7.6. Managing Benefits Guide can be seen as a manifesto towards change:

7.6.1. FROM (as is / current status): „Conspiracy of optimism” in forecasting. Passive tracking against forecasting. Backward looking accountability.

7.6.2. TO (to be / desired state): Realism in planning Enthusiasm in delivery

7.7. Why do we need Benefits Management profession? (examples of unsuccessful outcomes)

7.7.1. Beer & Nohria (2000)

7.7.2. HM Treasury (2002) "There is a demonstrated, systematic, tendency for project appraisers to be overly optimistic." "This is a worldwide phenomenon that affects goth the private and public sectors ... appraisers tend to overstate benefits, and underestimate timigs and costs." see Optimis Bias

7.7.3. Gauld & Goldfinch (2006)

7.7.4. eGovernment Economics Project (2006)

7.7.5. Altschuler & Luberoff (2003)

7.7.6. Seldon & Colvin (2003)

7.7.7. Cameron & Green (2009)

7.7.8. Schaffer & Thomson (1992)

7.7.9. Ballhaus (2005)

7.7.10. Lovallo Kahneman (2003) "Delusional optimism: we overemphasize projects' potential benefits and underestimate likely costs, spinning success scenarios while ignoring the possibility of mistakes."

7.7.11. NAO (2011)

7.7.12. Bent Flyvbjerg et al (2003, 2005) "It is found with overwhelming statistical significance that the cost estimates used to decide whether such projects should be built are highly and systematically misleading."

7.7.13. Research in Australia by Capability Management (2006)

7.7.14. A study Moorhouse Consulting (2009)

7.8. Cognitive bias when overpredicting benefits

8. Techniques

8.1. 'In-flight' benefit reviews

8.2. Benefits Measurement Taxonomy

8.3. Benefits contracts

8.4. Benefits discovery workshops

8.5. Benefits mapping

8.6. Benefits quantification workshops

8.7. Booking the benefits

8.8. Champion-challenger model

8.9. Clear line of sight

8.10. Conversion ratios

8.11. Cost-benefit analysis

8.12. Cost-effectiveness analysis

8.13. Customer insight

8.14. Decision conferencing

8.15. Delphi techniques

8.16. Driver-based analysis

8.17. Health-check assessment

8.18. Investment logic mapping

8.19. Journey mapping

8.20. Management by exception

8.21. Multi-criteria analysis

8.22. One version of the truth

8.23. Optimism bias adjustments

8.24. P3M3

8.25. PESTLE analysis

8.26. Pair-wise comparisions

8.27. Pareto rule

8.28. Post-investment review

8.29. Pre-mortems

8.30. Real options analysis

8.31. Reference class forecasting

8.32. Rich picture

8.33. SWOT analysis

8.34. Scout and beacon approach

8.35. Sensitivity and scenario analysis

8.36. Stage / phase gate reviews and 'staged' release of funding

8.37. Stakeholder segmentation and analysis

8.38. Start gate

8.39. Stochastic forecasting (including Monte Carlo simulation and three-point estimating)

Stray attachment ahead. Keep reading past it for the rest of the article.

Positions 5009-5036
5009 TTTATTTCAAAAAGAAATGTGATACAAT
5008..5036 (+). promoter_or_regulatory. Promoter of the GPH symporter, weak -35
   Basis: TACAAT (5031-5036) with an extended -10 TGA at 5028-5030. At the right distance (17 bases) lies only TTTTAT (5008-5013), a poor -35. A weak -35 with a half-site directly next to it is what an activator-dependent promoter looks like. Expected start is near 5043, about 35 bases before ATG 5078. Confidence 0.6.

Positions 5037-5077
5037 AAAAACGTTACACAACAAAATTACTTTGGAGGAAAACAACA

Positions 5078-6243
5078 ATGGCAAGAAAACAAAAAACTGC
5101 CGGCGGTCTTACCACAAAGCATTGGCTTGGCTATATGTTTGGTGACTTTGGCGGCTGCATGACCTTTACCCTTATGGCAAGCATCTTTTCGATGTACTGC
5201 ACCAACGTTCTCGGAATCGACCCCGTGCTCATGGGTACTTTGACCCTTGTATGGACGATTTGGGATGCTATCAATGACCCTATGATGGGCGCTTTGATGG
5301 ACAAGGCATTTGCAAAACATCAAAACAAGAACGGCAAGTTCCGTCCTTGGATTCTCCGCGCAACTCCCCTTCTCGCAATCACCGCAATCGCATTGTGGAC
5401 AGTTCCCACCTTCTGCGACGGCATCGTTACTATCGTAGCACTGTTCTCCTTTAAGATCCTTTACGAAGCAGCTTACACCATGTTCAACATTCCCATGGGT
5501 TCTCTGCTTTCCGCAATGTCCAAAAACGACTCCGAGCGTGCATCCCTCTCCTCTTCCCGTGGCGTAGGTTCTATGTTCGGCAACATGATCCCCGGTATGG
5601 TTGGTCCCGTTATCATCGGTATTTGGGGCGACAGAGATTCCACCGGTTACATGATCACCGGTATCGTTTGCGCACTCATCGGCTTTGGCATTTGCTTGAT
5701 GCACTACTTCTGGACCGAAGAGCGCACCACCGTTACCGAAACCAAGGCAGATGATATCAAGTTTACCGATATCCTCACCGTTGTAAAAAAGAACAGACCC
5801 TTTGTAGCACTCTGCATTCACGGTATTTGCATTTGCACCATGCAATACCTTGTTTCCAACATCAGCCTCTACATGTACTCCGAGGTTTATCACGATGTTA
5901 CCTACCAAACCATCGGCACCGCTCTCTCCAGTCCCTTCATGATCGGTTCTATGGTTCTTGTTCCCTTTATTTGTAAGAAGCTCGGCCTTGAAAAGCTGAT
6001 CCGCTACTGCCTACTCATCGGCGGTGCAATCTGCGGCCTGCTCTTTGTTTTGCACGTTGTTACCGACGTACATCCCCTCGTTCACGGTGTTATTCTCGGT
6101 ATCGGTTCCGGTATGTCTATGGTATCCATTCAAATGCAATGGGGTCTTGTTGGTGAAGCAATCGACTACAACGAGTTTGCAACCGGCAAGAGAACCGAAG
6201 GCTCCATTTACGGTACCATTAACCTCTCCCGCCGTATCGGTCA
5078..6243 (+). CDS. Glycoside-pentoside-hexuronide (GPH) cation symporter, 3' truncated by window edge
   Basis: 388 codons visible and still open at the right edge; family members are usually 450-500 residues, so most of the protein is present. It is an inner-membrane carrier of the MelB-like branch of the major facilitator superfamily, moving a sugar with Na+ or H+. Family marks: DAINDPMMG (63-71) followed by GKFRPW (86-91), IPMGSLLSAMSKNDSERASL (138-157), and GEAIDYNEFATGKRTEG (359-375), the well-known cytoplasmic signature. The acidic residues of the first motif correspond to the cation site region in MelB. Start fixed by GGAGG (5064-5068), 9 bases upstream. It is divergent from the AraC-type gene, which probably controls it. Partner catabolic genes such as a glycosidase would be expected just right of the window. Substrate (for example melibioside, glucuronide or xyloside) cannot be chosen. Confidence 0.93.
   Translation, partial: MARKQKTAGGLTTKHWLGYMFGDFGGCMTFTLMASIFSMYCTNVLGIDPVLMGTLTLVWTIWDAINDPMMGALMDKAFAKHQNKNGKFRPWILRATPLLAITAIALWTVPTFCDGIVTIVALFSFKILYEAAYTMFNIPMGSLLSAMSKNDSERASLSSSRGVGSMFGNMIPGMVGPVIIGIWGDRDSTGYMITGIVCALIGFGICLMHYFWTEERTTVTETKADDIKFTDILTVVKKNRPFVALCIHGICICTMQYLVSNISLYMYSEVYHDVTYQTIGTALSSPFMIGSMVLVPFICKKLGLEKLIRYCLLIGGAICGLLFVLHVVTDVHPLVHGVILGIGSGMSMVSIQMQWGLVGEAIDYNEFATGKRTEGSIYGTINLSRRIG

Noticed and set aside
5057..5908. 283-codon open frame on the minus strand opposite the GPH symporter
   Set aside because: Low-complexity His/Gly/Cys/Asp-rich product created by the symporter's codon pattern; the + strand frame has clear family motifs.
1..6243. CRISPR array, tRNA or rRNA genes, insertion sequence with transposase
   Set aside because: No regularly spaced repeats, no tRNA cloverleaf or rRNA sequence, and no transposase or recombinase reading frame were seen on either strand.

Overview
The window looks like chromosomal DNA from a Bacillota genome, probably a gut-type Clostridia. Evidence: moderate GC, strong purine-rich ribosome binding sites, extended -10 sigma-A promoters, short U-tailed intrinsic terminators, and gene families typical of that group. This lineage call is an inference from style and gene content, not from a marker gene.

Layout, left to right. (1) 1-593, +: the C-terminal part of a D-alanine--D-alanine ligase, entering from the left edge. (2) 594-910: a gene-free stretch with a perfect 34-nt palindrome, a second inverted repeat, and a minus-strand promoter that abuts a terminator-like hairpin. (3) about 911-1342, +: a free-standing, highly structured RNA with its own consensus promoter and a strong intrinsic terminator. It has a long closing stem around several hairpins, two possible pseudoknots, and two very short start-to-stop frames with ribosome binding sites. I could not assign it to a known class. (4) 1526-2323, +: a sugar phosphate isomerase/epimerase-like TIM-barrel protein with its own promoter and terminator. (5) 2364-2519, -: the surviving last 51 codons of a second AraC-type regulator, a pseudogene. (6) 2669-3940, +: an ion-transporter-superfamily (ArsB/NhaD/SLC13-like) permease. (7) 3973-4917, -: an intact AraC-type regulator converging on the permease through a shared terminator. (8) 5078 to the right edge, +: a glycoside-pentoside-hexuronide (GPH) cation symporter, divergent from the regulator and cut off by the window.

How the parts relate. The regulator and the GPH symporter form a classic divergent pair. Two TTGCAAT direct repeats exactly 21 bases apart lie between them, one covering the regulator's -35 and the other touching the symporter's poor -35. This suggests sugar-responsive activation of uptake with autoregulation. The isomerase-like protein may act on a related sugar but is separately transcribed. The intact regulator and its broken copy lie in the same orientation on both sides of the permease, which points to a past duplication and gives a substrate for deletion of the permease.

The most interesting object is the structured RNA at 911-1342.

8.40. The 'dog that didn't bark' test

8.41. Willingness to pay and Willingness to accept

9. The Benefits Management Cycle

9.1. The Benefits Management Cycle consists of 5 practices

9.2. Practices (5)

9.2.1. Identify & Quantify Goals To lay the basis for informed options analysis, investment appraisal, and portfolio prioritization; and the management of benefits realization in due course. Key techniques Benefits discovery workshops Benefits mapping Benefits quantification workshops Customer insight Delphi techniques Driver-based analysis Investment logic mapping Optimism bias adjustments PESTLE analysis Reference class forecasting SWOT Stochastic forecasting (including Monte Carlo simulation and three-point estimating)

9.2.2. Value & Appraise Goals To ensure resources are allocated to those change initiatives that individually and collectively represent best value for money. Key techniques Conversion ratios Cost-benefit analysis Cost-effectiveness analysis Multi-criteria analysis Real options analysis Sensitivity and scenario analysis Willingness to pay and Willingness to accept

9.2.3. Plan Goal Ensuring accountability and transparency for: Key techniques Benefits Measurement Taxonomy Pair-wise comparisions Pareto rule Scout and beacon approach Stakeholder segmentation and analysis The 'dog that didn't bark' test

9.2.4. Realize Goals To optimize benefits realization by actively: Key techniques Benefits contracts Booking the benefits Management by exception One version of the truth Rich picture

9.2.5. Review Goals The benefits to be realized are achievable and continue to represent value for money. Appropriate arrangements have been made for benefits monitoring, management and evaluation Benefits realization is being effectively managed Lessons are learned for both the current initiative and as a basis for more effective benefits management practices generally. Key techniques 'In-flight' benefit reviews Post-implementation review Post-investment review Pre-mortems Stage/phase gate reviews and 'staged' release of funding Start gate

9.2.6. Practices are broadly sequential but are characterized by iterative feedback cycle.

9.2.7. Key techniques used across the benefits management cycle Health-check assessment Journey mapping Clear line of sight Decision conferencing P3M3 Champion-challenger model

10. Interactive Glossary

10.1. Interactive Managing Benefits™ Glossary

11. This freeware, non-commercial mind map (aligned with the newest version of Managing Benefits™) was carefully hand crafted with passion and love for learning and constant improvement as well for promotion the Managing Benefits™ standard and as a learning tool for candidates wanting to gain Managing Benefits™ qualification. (please share, like and give feedback - your feedback and comments are my main motivation for further elaboration. THX!)

11.1. Questions / issues / errors? What do you think about my work? Your comments are highly appreciated. Please don't hesitate to contact me for :-) Mirosław Dąbrowski, Poland/Warsaw.






11.1.6. miroslaw_dabrowski

12. Map is under development, current state is an early ALPHA

13. Watch: The Launch of Managing Benefits